Open, accessible and joined-up data is crucial to the data revolution. It’s time for donors to take responsibility for it.

Development data and information on its own can be very dry and difficult to dissect and analyse. The discussion on what constitutes Official Development Assistance (ODA), what doesn’t, what other funding flows exist, etc. are exclusive by their very technical and specialised nature and can be easily twisted to suit political needs and arguments. This is illustrated, for instance, in a recent controversy that erupted around whether or not the UK could use ODA to support relatively affluent British territories in the Caribbean that had been adversely affected by a series of hurricanes. Other donors eventually agreed to review the definition of ODA in order to appease the British request.

The highly technical and specialised nature of these issues are also reflected in the open data that is published on aid and development assistance. One way of helping make this data more accessible for people is to link it to other sources of information to help create a more holistic picture of what aid has helped achieve. It’s only by being able to join-up data on financial flows and results from difference sources that the public can evaluate whether a project really did result in improvements to people’s lives, whether it failed miserably, or something in between.

The need to join up data and put it into context is what led Publish What You Fund to team up with Development Initiatives to launch the Joined-Up Data Standards (JUDS) project in 2015. The project’s aim was to foster international collaboration to make commonly used international data standards interoperable to help drive poverty eradication and sustainable development. As recently stated in another blog post, the JUDS project has been more of a conversation starter than a comprehensive solution to interoperability challenges in the development sector. It has however been an incredibly successful conversation starter and has contributed meaningfully to the establishment of the Collaborative on SDG Data Interoperability, an initiative that reflects our organisational view that global institutions and standard setters need to lead the charge in making sure their data is interoperable wherever possible.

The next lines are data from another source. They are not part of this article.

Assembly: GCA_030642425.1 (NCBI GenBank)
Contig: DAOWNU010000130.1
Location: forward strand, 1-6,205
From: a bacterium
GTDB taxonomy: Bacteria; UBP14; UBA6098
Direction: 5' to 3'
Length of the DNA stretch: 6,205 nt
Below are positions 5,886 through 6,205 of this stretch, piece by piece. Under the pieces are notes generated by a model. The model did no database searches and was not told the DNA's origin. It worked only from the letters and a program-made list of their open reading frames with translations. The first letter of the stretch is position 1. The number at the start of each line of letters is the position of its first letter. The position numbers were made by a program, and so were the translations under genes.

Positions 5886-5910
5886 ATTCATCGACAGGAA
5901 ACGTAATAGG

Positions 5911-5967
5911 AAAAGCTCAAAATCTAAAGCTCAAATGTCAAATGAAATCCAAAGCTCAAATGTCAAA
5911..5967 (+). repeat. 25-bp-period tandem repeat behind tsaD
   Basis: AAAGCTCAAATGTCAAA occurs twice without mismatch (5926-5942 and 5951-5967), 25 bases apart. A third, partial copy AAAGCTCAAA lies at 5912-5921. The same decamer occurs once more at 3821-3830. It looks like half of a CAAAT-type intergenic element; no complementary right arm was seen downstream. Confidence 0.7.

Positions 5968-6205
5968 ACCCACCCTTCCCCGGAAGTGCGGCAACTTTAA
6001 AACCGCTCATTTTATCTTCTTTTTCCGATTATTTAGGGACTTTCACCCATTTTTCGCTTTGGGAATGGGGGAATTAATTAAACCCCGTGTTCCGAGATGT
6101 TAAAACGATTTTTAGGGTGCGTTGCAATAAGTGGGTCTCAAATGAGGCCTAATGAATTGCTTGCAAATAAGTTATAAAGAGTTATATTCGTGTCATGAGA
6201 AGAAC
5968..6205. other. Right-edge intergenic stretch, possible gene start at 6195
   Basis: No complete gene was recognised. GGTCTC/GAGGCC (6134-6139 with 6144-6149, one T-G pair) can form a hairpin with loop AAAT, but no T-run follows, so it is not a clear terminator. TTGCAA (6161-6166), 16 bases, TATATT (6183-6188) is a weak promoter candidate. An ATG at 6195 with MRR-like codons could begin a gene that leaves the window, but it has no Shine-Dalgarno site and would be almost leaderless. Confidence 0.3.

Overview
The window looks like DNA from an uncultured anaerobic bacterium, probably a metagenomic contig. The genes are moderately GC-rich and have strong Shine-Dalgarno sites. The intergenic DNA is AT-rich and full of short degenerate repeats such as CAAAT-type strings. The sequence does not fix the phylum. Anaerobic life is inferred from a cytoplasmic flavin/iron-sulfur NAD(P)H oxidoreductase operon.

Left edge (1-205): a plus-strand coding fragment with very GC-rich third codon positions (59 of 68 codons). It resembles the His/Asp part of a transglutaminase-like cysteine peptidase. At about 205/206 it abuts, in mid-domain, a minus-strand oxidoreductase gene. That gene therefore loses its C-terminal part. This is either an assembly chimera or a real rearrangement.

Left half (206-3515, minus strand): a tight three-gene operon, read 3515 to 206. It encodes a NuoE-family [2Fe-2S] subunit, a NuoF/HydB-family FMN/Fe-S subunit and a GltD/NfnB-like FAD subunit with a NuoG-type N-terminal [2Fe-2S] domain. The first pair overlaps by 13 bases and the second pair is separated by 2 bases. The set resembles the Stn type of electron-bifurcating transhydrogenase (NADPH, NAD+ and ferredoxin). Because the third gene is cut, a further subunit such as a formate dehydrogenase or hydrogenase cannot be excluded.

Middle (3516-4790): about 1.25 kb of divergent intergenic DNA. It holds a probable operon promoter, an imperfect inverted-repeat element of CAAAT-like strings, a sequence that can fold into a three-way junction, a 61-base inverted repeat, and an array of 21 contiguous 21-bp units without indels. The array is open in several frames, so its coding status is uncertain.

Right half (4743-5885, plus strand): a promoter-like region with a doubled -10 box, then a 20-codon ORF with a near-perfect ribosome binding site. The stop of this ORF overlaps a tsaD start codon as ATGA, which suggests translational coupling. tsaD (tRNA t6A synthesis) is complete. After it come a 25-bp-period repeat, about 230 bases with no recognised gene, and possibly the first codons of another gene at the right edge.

The Cape Town Action Plan for Sustainable Development Data also marks a significant step forward. It calls for making official, statistical data more open and interoperable, which supports our vision of “a world in which aid and development information is transparent, available and used for effective decision-making, public accountability and lasting change for all citizens”. We now need major donors to step up and ensure that the data revolution is open and inclusive by design. For example, the UN Secretary-General’s report on Repositioning the UN development system to deliver on the 2030 Agenda makes welcome commitments to transparency, and the agencies in the UN Development Group have begun to coordinate publication in the International Aid Transparency Initiative (IATI) data standard, via http://open.undg.org/.

We commend these efforts, and will continue to monitor and reward them through tools like our Aid Transparency Index, which we are currently collecting data for. However, we urge the UN and other major donors to go further. Our research in Benin and Tanzania suggests the data is not getting through to the people who need it most. Donors need to take responsibility for this, and make sure that information on their activities, including results, are open, accessible and interoperable with other systems. They also need to make sure that there are effective feedback mechanisms for people affected by their work to report issues, query data and assure quality. Ultimately, donors need to accept that their job is empowering states and people to take ownership of their development agendas, as envisaged in the 2030 Agenda.

Publish What You Fund is proud of what we have achieved in the Joined-Up Data Standards project, together with our partner Development Initiatives. We are delighted to see the advocacy work continue through the Collaborative on SDG Data Interoperability. We will continue to call for donors to make their data on development transparent, accessible and interoperable. The data revolution for development must also be a revolution in openness.